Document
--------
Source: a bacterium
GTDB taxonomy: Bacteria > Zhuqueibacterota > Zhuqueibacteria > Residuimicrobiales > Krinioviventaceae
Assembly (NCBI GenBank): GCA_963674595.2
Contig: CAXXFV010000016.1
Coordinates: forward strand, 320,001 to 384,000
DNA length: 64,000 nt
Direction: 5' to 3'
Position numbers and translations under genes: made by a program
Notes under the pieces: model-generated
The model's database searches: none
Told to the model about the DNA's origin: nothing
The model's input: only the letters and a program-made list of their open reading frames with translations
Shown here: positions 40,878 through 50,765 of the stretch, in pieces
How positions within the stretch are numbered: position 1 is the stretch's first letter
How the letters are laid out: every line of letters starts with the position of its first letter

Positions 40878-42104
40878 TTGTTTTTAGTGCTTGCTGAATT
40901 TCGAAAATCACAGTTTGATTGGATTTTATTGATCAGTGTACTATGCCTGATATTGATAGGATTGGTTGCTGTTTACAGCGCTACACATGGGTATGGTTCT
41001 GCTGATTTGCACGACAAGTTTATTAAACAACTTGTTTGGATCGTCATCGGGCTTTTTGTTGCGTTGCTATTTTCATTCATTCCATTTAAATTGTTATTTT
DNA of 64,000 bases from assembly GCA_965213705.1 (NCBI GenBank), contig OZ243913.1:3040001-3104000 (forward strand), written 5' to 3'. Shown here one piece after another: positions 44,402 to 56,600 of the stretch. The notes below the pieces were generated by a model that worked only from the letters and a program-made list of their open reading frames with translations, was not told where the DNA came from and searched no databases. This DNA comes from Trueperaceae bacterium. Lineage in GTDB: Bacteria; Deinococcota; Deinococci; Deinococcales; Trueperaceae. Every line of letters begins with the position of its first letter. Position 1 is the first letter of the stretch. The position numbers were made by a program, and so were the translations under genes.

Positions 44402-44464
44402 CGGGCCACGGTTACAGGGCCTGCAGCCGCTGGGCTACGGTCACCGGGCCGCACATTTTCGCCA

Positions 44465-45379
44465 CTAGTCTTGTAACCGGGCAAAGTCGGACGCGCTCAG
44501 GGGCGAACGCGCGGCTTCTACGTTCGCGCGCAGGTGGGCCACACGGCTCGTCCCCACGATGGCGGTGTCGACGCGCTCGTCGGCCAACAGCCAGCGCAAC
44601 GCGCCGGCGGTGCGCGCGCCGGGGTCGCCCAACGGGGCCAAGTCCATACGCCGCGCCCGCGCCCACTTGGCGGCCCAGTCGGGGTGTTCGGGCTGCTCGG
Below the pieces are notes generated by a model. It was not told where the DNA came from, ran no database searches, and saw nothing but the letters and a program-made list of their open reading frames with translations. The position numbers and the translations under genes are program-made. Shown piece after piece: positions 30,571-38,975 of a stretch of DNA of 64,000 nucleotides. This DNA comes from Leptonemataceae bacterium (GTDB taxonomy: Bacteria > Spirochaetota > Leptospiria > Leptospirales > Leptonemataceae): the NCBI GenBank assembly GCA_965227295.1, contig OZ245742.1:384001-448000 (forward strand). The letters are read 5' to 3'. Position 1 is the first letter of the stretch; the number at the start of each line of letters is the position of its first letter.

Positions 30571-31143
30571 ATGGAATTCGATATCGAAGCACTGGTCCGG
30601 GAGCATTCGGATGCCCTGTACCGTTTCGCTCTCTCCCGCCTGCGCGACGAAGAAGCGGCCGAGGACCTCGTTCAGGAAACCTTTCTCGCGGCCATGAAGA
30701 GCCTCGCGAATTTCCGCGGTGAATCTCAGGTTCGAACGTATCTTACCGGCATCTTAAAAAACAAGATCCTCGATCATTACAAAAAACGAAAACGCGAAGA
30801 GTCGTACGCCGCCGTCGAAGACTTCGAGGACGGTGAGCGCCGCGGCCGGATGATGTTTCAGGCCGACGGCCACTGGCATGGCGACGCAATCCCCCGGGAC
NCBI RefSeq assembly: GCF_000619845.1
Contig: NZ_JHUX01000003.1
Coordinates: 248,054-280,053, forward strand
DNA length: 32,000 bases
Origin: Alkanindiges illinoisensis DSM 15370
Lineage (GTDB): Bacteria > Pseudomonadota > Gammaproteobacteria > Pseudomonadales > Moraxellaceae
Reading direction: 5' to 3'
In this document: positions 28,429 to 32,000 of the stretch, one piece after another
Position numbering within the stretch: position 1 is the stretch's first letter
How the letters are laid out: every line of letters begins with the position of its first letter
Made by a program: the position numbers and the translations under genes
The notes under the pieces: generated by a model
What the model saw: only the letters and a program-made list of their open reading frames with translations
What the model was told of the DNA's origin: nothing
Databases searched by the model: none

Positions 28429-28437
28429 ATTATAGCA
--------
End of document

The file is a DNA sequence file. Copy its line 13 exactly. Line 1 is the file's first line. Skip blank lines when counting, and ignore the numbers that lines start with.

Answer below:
Shown here: positions 40,878 through 50,765 of the stretch, in pieces